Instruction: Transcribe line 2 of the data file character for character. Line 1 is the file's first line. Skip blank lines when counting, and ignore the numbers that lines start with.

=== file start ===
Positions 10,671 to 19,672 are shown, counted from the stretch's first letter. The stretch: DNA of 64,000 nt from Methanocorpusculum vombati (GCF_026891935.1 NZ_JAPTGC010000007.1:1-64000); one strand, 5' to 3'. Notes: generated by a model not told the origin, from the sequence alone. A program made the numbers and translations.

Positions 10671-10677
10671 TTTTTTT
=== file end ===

Positions 10671-10677